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The Linux development team has fixed a security flaw in the Linux kernel that can be exploited to get root level code execution privileges from a low privilege process.
The failure affects all released kernels in the last 11 years, according to Konovalov, the security vulnerability has affected all Linux kernels since version 2.6.14, released in October 2005, but only tested and confirmed in Versions since the 2.6.18 published in September of 2006.
The Google intern says that the problem was introduced into the kernel when the Linux team added support for the Datagram Congestion Control Protocol (DCCP) in version 2.6.14.
At the technical level, the flaw is a double-free vulnerability, a type of security flaw that occurs when an application frees the same memory address twice, which in some cases leads to memory errors.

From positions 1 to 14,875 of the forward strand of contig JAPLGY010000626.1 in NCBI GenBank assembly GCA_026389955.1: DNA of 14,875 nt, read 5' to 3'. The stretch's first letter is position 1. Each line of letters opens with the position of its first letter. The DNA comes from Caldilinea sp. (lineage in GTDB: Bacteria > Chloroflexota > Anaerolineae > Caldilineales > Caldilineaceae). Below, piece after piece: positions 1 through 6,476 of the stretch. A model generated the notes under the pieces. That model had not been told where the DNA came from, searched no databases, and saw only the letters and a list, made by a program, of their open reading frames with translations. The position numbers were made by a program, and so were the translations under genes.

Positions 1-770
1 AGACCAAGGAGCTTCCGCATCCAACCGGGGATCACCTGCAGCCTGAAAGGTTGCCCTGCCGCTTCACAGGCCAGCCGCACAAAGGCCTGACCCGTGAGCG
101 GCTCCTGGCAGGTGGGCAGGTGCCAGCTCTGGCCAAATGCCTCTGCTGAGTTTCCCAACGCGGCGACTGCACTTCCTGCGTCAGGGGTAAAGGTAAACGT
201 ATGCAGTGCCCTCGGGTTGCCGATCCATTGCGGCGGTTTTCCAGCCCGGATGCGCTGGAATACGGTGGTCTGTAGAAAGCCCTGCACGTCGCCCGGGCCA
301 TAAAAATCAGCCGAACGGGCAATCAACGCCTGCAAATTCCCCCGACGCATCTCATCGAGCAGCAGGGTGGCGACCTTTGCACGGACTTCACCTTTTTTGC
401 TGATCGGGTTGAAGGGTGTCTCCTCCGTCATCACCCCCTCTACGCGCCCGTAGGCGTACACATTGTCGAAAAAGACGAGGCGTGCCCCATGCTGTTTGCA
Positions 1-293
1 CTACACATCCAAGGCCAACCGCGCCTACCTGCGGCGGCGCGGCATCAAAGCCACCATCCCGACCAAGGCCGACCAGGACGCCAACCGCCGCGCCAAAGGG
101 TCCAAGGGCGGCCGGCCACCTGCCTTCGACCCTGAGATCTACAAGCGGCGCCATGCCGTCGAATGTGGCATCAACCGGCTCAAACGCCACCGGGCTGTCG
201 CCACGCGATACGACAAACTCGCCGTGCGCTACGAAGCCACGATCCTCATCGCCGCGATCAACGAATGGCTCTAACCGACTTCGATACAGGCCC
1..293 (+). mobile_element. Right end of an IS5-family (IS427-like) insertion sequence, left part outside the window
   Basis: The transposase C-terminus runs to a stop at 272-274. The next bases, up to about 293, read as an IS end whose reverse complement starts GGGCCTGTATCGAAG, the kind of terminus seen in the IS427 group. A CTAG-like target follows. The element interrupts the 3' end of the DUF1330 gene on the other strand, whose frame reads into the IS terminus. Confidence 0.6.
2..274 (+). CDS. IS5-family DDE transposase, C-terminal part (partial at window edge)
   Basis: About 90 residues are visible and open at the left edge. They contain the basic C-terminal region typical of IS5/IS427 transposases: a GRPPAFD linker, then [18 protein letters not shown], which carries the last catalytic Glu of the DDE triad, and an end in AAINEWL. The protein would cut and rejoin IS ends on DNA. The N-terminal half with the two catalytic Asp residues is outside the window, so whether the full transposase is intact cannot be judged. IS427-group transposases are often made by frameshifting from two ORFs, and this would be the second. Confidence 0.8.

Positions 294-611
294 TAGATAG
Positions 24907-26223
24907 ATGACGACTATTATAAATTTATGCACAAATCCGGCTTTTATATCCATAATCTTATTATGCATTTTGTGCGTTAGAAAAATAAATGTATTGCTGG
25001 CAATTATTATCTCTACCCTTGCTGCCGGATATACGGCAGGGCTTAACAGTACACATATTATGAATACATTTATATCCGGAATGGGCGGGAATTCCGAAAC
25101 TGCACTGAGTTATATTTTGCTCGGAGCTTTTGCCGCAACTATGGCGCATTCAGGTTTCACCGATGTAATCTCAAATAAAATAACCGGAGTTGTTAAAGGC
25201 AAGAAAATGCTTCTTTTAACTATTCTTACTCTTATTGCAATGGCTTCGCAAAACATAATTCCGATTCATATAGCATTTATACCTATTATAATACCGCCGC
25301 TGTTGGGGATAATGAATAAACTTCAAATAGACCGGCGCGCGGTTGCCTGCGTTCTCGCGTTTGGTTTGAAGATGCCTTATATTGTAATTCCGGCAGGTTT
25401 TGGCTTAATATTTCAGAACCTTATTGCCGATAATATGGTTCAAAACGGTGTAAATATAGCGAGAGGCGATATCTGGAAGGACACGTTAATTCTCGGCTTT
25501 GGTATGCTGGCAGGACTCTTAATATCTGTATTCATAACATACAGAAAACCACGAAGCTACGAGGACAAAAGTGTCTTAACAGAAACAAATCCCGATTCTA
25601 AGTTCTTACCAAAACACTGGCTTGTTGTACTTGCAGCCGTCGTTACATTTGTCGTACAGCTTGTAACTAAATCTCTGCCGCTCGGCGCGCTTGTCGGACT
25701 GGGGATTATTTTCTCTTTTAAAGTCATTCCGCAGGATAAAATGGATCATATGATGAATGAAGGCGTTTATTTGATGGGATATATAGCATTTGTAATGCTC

This is exactly what happened this time, Konovalov found a way to exploit Linux DCCP support to execute code in the kernel from an unprivileged process. The technical details of the fault are presented in detail here and here.
Failure solved last week
The Linux security team repaired the flaw last week [1, 2] and the changes have already flowed to various Linux distributions, such as Ubuntu, which has already released the updates.
Konovalov said it will release exploit code as proof of concept, in a few days, so users have more time to upgrade their systems.
The Linux kernel lately plagued with old flaws
In recent months, the Linux project repaired several security holes that remained hidden for many years in the Linux kernel.
In December 2016, the Linux computer repaired CVE-2016-8655, a security flaw that was introduced in August 2011, which also allowed the attacker to gain root access.
In October 2016, the Linux computer repaired the much-discussed Dirty COW exploit, registered as CVE-2016-5195, which the researchers found to affect all versions of Linux released over the last nine years since 2007.
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